Childcare costs so high that it takes up more than half of wages

The cost of childcare is outstripping mortgages for some families, according to research



Childcare costs are overtaking the cost of mortgage payments, according to research by Admiral Loans.

Parents are paying up to 55% of their salary towards childcare and in some places childcare costs more than £1,000 per month, according the UK-wide study which looked at childcare compared to mortgage payments in 13 cities. 

The cost of childcare varies across the country. Parents in Glasgow are paying the least for childcare, with a full-time place for a child under two coming in at an average of £799 a month. This is followed by Liverpool at an average of £860 per month and Plymouth at £884.

London is the most expensive, with average fees an eye-watering £1,383 per month, almost £600 dearer than Glasgow.

Meanwhile, average childcare fees in Bristol tot up to £1,142 and Southampton to £1,050 making them the second and third most expensive cities, the research found.

On average, parents are left with £1117 a month to cover mortgage or rent, council tax and household bills, groceries and transport after they have covered childcare.

This means that single parents spend more than half of their salary on childcare. For families where there are two providers who both work, more than a quarter of their joint income pays for childcare.

The cost of childcare can have such a large impact on families that some even consider taking out loans in order to cover the cost.

‘We were getting into more and more debt each month’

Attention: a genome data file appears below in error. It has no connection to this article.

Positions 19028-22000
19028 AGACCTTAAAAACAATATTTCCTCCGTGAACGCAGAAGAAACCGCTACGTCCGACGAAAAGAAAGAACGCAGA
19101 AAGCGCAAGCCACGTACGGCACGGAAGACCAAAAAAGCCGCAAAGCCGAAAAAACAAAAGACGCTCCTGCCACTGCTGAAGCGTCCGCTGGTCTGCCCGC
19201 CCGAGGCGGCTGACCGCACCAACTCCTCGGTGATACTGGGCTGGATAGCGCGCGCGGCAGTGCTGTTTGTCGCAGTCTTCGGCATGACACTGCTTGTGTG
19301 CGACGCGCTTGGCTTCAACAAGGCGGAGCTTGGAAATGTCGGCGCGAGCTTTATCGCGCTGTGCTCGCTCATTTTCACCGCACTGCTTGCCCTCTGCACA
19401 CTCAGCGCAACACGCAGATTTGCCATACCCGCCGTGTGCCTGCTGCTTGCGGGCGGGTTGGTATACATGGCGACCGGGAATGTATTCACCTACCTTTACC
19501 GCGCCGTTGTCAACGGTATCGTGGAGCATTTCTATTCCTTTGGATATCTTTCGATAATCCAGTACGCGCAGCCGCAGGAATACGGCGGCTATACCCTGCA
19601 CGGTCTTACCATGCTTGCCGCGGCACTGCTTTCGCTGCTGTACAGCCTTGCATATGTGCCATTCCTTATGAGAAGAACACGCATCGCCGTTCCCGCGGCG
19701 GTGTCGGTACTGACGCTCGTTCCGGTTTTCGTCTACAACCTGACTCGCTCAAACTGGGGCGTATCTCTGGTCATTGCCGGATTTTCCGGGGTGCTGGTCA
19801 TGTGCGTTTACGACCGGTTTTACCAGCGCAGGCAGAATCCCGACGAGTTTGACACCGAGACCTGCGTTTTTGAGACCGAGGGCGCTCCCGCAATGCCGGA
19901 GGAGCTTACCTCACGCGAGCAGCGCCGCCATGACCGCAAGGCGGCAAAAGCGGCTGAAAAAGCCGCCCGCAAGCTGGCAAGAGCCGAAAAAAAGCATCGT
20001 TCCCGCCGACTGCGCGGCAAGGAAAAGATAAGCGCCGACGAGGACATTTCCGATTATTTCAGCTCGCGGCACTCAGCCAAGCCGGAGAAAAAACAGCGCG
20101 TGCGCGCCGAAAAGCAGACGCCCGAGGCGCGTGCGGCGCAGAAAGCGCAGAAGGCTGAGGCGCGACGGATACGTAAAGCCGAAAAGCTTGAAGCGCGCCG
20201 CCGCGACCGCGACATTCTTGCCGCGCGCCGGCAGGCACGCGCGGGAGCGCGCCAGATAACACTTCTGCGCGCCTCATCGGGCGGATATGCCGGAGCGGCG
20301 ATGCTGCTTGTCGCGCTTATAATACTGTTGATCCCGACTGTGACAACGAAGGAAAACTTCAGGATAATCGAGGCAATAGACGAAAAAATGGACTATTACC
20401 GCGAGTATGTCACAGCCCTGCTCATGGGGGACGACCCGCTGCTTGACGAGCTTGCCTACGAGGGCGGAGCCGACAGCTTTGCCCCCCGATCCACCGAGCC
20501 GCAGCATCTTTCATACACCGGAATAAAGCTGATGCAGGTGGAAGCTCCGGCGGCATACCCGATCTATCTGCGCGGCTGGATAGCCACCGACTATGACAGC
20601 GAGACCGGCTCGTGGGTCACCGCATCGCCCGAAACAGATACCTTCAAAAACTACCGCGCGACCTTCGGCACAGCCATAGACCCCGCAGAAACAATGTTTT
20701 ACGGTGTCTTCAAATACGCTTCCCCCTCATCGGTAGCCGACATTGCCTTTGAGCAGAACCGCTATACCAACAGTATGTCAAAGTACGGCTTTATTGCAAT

Jess Palmer, a payroll manager, lives in Cardiff with her husband Emlyn and two children Gus aged seven and Joni, aged four. She said juggling childcare with the cost of renting and other necessities had been a struggle over the years. They had to downsize to a smaller property within the first year of Jess returning to work.

“We were paying out £1,000 a month in childcare, which was virtually my entire salary,” said Jess, 41.

“That meant Emlyn’s wage had to cover everything else. At one point we were getting into more and more debt each month. We turned to a debt charity who helped us get through it.”

Jess added: “We haven’t had a holiday since before the children were born. Once the youngest is in full time school, we will finally start to make that money back. But it’s been really hard.”

Stuart Carmichael, of the Debt Support Trust said: “Many families face a financial dilemma after a child is born and it's a problem which needs to be addressed. While efforts have been made to make it more affordable for parents to return to work after the birth of a child, for low income families, the financial benefit can be very limited.

“We are concerned that more people could be turning to high interest, short-term loans to bridge financial gaps, which are a temporary solution at best and could lead to additional stress and worry further down the line.

“For those struggling with the costs of raising a family, there is help out there and we would urge people to get in touch with us for advice before they feel they have to turn to desperate measures, which may make the situation worse in the long term.”

Want to know the cost of childcare where you live? Admiral Loans have developed a cost of childcare calculator to help families plan ahead.



The breakdown: Where do parents pay the most childcare in relation to their salary?